The most dominant allele is S, which is no white. However, dogs that are homozygous S (SS) can still often express a phenotype with a white bib and a trace of white on their toes and the tip of their tails. This white expression has no genetic basis! It is just a residual white pattern caused by pigment cells not spreading fully to the extremities during fetal development.

The classic white socks and bib pattern is probably requires heterozygosity in the form of s(t)s(i) or perhaps Ss(p) because if you have s(i)s(i) then you’ll have a classic Irish marked dog with a white collar which is now forbidden in France.

Think about this for a minute. Let’s say we have two dogs with just the right white socks and no collar marking. They are both Ss(i). First of all, it’s just luck that they don’t have a significant white spot on the neck but more importantly, their color pattern isn’t stable when crossed. 1/4 of the puppies will be s(i)s(i), one quarter will be SS and half will be Ss(i). Because of the residual white effect, some of the SS puppies may well be within the standard. Dogs that are s(i)s(i) may also fall within the norms and not have a white spot on the neck just by luck.

A standard that asks for white on the extremities but tries to avoid an Irish marked pattern is indefensible genetically. Also, eliminating the non-white SS dogs from the breeding population will tend to select for homozygous recessive Irish marked, s(i)s(i). That’s exactly the pattern we see playing out. The dogs in Europe are becoming more consistently Irish marked.


The dominant ticking gene, T , is also clearly present.

  • T – ticking
  • t – no ticking.

The ticking gene is dominant over non-ticking. Ticking or roaning is small spots of the base color on white areas. Ticking usually expresses on legs, muzzle and chest.  I have heard that in Europe some consider this “dirty markings” and select against it, but why? The oldest examples of Azawakh and many champion Azawakh had ticking in their white. Most Azawakh have small red “freckles” in their chests and socks.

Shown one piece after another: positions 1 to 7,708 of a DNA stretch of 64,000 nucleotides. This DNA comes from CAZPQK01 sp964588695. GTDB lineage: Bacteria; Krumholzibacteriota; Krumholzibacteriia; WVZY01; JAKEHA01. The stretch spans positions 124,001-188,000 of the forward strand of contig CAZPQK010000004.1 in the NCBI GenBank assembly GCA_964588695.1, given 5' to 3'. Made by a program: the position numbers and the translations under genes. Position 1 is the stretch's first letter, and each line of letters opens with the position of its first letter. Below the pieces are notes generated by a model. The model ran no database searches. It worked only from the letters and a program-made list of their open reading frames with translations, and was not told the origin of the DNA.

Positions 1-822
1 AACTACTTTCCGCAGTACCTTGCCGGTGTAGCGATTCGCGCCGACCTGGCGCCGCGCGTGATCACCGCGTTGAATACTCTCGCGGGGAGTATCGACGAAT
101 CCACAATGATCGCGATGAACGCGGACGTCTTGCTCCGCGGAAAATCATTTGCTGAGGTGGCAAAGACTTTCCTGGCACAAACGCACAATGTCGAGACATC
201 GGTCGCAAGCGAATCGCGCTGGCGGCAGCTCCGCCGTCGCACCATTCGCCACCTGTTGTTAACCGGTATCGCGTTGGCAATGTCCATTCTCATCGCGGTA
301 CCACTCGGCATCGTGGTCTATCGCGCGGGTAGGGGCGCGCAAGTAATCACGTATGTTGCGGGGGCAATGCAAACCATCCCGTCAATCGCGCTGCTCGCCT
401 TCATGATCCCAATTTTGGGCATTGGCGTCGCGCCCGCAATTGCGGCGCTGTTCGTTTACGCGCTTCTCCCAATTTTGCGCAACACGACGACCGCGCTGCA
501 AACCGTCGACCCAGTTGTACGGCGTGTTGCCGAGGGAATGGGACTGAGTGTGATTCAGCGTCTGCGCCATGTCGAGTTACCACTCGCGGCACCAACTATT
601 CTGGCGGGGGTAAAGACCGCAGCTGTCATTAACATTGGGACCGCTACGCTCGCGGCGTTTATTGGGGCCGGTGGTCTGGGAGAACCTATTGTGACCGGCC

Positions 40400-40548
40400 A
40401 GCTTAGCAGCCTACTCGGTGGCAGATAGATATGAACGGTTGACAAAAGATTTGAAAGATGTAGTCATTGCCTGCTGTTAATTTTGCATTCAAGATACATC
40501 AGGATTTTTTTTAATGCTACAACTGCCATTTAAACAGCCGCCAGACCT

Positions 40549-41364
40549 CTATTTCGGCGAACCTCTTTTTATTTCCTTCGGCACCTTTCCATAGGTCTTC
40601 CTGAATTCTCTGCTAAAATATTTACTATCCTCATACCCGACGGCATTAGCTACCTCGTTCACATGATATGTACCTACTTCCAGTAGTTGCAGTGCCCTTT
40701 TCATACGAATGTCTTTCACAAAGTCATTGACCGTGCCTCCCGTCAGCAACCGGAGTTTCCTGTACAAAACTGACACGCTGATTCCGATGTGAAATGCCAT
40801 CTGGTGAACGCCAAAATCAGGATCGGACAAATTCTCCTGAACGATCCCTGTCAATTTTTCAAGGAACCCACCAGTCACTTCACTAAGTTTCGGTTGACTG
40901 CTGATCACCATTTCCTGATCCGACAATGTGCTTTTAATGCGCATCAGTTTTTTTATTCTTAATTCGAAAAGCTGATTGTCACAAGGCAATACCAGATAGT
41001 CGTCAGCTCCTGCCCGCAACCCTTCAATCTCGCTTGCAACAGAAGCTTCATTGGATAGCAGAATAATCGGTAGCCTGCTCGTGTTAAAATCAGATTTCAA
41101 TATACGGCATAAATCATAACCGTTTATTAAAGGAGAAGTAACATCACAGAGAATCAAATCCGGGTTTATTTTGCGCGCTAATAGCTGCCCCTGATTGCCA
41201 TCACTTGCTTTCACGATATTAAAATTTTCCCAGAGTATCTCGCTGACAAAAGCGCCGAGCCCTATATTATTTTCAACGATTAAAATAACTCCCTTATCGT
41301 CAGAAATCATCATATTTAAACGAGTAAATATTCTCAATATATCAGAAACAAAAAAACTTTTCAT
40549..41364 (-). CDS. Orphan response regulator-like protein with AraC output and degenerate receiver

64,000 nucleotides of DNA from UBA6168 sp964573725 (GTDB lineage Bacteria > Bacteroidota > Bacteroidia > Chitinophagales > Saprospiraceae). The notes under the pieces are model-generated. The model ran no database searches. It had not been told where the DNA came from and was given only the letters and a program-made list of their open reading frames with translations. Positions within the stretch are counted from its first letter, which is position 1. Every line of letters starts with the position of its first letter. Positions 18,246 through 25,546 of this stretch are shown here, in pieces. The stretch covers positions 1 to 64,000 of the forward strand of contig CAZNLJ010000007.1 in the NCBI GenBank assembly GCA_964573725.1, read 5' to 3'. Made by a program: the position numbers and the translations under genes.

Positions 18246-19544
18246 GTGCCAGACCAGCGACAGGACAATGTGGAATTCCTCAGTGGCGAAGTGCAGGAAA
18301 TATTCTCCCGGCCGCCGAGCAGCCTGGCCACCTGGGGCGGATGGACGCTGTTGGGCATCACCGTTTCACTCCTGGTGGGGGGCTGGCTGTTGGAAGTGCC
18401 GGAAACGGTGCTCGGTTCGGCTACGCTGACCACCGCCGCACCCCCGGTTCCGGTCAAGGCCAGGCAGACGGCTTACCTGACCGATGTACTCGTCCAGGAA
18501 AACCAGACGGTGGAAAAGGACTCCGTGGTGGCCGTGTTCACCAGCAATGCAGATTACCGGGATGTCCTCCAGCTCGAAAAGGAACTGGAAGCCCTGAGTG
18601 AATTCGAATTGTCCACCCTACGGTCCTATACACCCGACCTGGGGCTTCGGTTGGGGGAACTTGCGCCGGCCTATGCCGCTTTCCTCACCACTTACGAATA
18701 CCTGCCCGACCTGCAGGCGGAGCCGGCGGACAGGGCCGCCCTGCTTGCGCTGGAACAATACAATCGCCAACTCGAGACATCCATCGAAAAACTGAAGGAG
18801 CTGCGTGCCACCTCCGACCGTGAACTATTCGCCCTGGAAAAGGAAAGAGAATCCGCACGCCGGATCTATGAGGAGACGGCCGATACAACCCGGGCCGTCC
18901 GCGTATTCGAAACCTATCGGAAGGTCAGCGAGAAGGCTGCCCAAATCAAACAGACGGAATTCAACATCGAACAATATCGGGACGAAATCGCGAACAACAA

There are also dilution genes which can yield blue brindle and have some other effects, but since this is already too long I’ll save that for another post.

A Modest Rewrite

The color standard should be changed to match the reality of the genetics in the native population. I’d recommend something along these lines:

Color: The base coat colors are forms of sable ranging from ivory to red and may be grizzled. Brindle markings may be present. Mask may be present. Mantle or saddle may be present. White on the extremities, with or without ticking, may be present including Irish marked and particolor patterns. Black markings may occur in the dilute blue form.

Eliminating Faults: …

  • Absence of any white marking at the extremity of one or more limbs.